Part of the problem is perspective. The lower the rank of the employee, the more likely they are to be dissatisfied with what they perceive to be the pace of change toward digital transformation. And they attribute that frustratingly slow pace of change to the CEO’s lack of urgency.
Not surprisingly, C-level and other higher-ups view things differently. A third of C-level executives and board members who responded to the survey said the pace of change in their companies is about right. Another 10 percent think the pace of digital transformation in their companies is either fast, or even very fast. Among CEOs, specifically, 53 percent think the pace is either just about right, fast, or very fast.
Why the Perception Gap?
Why the different perceptions of the pace of change? It’s hard to nail down. Part may be that younger workers, who tend to dominate the lower ranks of most companies, are more comfortable with and more eager to adopt new technologies than the older generation, of which most C-level executives are a part.
But beyond generational perspective there could lie other factors. For one, companies could lack the expertise within their ranks to offer the right IT consulting help.
Or, it could simply be a failure or inability of CEOs and other C-level executives to effectively communicate the digital transformation imperative. The relatively negative, frustrated survey responses received from mid- and lower-level workers reveals that too many senior executives have not spoken clearly, passionately and often enough with the troops about the imperative of digital innovation.
Nor, it seems, have they been willing to make the kind of budgetary, personnel and managerial focus changes necessary to push the entire organization toward rapid and effective digital transformation.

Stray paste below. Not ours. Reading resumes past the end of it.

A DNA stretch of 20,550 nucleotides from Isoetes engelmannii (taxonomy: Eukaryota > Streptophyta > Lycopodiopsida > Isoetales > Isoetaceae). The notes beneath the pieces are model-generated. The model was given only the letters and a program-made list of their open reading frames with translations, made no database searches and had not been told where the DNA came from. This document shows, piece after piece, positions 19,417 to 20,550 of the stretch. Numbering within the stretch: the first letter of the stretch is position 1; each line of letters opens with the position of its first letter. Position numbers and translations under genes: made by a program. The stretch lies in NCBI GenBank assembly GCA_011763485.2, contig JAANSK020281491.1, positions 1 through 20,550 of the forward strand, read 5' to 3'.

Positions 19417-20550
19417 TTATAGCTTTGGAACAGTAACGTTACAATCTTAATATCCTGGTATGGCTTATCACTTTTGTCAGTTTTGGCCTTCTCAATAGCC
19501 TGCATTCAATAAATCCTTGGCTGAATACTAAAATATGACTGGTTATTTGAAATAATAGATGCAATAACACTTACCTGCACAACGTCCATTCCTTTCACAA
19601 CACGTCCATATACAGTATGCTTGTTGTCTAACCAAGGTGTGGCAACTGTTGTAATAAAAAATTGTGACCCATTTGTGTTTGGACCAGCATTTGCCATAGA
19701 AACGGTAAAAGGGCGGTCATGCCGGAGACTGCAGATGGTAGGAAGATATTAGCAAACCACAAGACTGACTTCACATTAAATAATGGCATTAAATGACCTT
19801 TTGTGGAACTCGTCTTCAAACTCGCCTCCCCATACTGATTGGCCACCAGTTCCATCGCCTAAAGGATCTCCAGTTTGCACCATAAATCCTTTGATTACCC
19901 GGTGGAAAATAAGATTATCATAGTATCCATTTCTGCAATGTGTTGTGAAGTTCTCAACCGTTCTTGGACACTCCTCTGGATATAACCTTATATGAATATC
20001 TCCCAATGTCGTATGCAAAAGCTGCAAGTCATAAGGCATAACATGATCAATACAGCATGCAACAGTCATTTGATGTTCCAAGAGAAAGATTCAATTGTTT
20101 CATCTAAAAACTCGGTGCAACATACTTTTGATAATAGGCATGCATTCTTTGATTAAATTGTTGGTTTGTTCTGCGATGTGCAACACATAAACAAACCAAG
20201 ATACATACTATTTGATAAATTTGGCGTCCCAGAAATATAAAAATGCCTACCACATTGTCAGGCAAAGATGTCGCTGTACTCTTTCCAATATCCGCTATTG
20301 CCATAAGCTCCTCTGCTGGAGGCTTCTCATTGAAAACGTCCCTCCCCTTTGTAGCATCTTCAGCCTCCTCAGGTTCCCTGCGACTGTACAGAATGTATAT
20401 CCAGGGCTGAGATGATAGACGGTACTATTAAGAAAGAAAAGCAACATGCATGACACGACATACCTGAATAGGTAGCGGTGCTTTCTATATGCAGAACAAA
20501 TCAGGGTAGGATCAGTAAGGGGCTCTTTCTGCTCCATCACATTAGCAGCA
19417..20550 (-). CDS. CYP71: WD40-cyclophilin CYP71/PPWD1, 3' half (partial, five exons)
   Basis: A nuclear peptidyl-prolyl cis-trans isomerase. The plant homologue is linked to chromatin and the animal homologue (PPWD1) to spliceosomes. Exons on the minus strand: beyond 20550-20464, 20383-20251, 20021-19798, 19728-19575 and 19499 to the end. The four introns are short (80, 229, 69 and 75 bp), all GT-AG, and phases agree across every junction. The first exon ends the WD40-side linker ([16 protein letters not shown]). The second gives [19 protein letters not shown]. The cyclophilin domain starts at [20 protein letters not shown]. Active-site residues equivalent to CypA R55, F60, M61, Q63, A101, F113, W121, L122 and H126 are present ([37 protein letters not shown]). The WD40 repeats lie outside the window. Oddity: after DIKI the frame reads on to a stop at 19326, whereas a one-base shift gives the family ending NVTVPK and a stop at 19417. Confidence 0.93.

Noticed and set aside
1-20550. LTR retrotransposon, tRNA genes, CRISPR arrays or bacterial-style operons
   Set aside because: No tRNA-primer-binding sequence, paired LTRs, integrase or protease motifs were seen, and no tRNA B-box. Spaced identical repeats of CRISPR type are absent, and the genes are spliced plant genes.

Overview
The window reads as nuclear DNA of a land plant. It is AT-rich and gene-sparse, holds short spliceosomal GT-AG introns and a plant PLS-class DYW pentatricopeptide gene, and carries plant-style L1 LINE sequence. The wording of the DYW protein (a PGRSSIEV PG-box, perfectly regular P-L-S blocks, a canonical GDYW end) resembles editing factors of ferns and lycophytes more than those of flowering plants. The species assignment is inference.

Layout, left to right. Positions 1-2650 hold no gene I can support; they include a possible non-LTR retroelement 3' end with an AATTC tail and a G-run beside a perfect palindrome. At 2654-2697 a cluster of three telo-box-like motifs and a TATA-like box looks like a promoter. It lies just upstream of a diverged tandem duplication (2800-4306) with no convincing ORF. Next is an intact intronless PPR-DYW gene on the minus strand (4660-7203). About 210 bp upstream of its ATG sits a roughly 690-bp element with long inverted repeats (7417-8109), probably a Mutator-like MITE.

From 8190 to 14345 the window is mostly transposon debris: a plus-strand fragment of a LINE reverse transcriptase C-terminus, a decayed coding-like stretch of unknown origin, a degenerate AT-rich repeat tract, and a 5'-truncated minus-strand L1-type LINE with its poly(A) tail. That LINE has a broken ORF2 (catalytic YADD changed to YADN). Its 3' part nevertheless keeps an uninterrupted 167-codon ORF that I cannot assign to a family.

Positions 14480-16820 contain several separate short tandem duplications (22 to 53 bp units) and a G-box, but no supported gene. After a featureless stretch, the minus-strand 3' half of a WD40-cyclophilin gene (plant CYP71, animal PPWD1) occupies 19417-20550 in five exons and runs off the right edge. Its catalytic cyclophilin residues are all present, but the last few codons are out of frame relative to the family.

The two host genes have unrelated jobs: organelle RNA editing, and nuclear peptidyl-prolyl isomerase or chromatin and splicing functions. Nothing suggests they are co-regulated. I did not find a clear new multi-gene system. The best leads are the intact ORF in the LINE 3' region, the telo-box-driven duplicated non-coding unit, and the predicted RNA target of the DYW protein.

Such hesitancy is understandable. It’s difficult to back-burner products, services and processes that produce big chunks of the company’s current revenue to focus on new products, services or processes that may not yet be fully proven capable of generating as much or more revenue. As the Sloan study says: “Companies routinely invest in technology, and too often feel they get routine results.”
The Secret is to Transcend the ‘Routine’
Thus, investment in digital transformation should go well beyond “routine.” A company’s IT staff or managed IT services partner ought to be looking for ways to align technology with new business goals, creating network capacity for growth and harnessing Big Data for benefits ranging from customer insights to business process and supply chain efficiency.
“Technology’s promise is not simply to automate processes, but to open routes to new ways of doing business,” the Sloan report says.
If that’s not happening at your company, then it might be time to think about finding an IT consulting partner who has that expertise. In the long run, hesitancy to act could prove quite damaging to companies’ competitive standing, financial performance and survival.